Join Date: Feb 2000
Location: Annapolis, Md
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Re: Bob Perry's take on Wolfenzee's dream boat
By actual measurement on the drawings with your shortened boom, the difference in sail area between the the hollow leech that is required to go battenless and the amount of roach that you can get without having to worry about the battens hitting the backstay, comes to over 15% of your mainsail sail area or roughly 8-10% of your overall effective sail area. That is a lot of sail area to give up. Whatever you do is of course up to you, but I want you to understand that the sail area being lost is not insignificant. So in addition to shortening the life of the sail by not having battens, you are also giving up a lot of reaching ability, or the ability to use a smaller, more convenient genoa for example.
Regarding Tanbark sail cloth, you need to understand that there are comparatively few manufacturers of quality sail cloth in the world so the options are limited by these few weavers. And they are influenced by the fact that Dacron is not dyed the way cotton or other fabrics are colored. In dacron the color comes from compounding the color into the polyester molicules, displacing some of the actual polyester itself. So, because of the way that dacron works, the addition of color means that there is less 'structural content' in the fibers that make up yarns that make up the threads, that the sail cloth is woven with.
Because of that, a dyed dacron sail cloth starts out being a little more stretchy for any given weight, than a plain white dacron, and quicklly becomes even more stretchy over time. Compounding this problem is that you cannot temper dyed dacron in the same way as you temper conventional sail cloth. The way sail cloth is made, the thread is woven and then tempered under controlled condition in which the fabric is heated, which shrinks the thread and makes a tighter weave and the fiber stronger and more durable.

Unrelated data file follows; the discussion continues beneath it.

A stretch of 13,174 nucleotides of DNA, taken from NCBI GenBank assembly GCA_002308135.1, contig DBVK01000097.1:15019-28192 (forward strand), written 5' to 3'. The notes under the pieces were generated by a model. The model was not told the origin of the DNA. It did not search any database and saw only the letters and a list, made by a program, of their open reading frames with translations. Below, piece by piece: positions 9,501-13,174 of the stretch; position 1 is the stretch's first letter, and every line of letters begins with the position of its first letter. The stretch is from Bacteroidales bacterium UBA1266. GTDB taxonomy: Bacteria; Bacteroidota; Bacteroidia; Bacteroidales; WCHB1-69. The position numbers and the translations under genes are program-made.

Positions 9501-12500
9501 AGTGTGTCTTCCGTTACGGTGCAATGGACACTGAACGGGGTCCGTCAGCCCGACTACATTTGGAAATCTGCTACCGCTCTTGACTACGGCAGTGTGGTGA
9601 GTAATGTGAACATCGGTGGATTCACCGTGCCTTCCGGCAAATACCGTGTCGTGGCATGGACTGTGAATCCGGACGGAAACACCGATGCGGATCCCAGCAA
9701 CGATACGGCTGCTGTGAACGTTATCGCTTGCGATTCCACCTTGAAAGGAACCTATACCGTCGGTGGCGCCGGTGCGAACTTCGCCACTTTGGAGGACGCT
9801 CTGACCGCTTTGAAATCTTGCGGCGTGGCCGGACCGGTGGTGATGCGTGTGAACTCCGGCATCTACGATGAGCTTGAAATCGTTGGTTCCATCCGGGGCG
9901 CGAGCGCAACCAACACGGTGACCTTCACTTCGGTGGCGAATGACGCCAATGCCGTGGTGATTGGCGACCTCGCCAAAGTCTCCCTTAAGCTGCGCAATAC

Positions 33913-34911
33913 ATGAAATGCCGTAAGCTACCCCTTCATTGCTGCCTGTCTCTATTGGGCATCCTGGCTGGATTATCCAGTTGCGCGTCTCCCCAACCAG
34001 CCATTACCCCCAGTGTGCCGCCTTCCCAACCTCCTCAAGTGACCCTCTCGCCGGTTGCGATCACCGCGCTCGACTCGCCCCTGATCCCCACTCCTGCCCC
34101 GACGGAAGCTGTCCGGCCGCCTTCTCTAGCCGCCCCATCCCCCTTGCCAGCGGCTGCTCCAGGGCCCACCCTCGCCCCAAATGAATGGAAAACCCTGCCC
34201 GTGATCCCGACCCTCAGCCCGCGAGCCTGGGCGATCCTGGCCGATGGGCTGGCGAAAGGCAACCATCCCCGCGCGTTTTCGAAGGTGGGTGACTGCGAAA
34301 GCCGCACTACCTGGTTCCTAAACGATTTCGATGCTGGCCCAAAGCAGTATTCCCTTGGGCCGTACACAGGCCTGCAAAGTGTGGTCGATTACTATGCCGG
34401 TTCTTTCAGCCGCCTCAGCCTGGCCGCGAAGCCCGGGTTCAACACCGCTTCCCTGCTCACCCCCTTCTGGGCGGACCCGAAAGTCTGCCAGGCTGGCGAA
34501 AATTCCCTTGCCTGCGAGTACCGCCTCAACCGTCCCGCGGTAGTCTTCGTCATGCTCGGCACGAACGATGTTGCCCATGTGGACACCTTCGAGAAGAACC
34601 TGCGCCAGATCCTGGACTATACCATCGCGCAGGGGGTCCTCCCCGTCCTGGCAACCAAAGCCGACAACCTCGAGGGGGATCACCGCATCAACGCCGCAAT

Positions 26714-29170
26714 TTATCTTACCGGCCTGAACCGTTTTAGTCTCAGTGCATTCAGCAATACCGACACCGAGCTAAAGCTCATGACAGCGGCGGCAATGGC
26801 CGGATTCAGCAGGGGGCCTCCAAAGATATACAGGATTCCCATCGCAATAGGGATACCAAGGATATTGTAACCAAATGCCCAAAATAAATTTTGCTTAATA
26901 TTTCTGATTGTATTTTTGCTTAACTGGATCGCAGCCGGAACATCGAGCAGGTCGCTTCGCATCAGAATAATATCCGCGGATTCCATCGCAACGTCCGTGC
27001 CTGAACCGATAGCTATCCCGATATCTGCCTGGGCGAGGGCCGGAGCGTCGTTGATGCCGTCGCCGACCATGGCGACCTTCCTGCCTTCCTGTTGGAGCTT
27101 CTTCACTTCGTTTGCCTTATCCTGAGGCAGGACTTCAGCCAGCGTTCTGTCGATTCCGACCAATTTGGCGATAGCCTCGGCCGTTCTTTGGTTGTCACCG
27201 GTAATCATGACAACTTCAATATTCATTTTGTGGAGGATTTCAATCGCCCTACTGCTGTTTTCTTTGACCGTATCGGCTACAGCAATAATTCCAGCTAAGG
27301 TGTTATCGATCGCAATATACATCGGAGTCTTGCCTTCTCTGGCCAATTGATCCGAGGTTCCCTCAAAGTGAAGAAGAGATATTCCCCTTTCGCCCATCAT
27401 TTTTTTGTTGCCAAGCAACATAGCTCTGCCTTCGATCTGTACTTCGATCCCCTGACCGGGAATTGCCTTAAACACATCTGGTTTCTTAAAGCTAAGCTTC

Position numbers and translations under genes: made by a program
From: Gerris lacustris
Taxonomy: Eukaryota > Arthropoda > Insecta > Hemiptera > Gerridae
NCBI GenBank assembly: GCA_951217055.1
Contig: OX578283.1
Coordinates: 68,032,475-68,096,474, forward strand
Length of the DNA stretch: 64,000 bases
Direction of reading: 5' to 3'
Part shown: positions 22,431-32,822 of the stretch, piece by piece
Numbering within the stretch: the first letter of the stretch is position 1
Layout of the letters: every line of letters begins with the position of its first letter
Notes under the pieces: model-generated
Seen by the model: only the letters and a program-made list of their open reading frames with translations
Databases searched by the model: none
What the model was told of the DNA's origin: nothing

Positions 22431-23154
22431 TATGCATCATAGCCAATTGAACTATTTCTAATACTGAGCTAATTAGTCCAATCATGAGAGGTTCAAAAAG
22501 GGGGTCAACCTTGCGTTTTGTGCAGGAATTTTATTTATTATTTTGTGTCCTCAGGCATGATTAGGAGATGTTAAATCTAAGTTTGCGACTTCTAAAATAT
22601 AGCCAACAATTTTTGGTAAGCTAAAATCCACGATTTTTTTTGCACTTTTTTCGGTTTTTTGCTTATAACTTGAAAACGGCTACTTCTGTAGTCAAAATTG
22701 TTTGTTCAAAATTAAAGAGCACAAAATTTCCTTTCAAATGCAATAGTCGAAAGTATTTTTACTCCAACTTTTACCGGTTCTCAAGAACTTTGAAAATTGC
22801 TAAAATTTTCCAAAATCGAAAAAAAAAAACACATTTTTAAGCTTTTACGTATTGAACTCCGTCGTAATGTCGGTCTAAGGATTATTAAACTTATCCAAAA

Because of that, once the compromise is made to dye the yarns , the sail cloth companies make an assumption, that anyone buying a dyed dacron is looking for a 'comfortable hand' rather than fully optimized structural dacron sail cloth. In other words, the sails start out less stable, (more stretchy), which is never a good thing since it means reefing sooner as the wind builds, and shorter lived.
The industry refers to these dyed dacrons as novelty products and when I researched this for a friend a few years back, there were no sources for fully structured tanbark dacron. Its just the way it is....
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Curmudgeon at Large- and rhinestone in the rough, sailing my Farr 11.6 on the Chesapeake Bay
Last edited by Jeff_H; 06-18-2013 at 09:40 AM.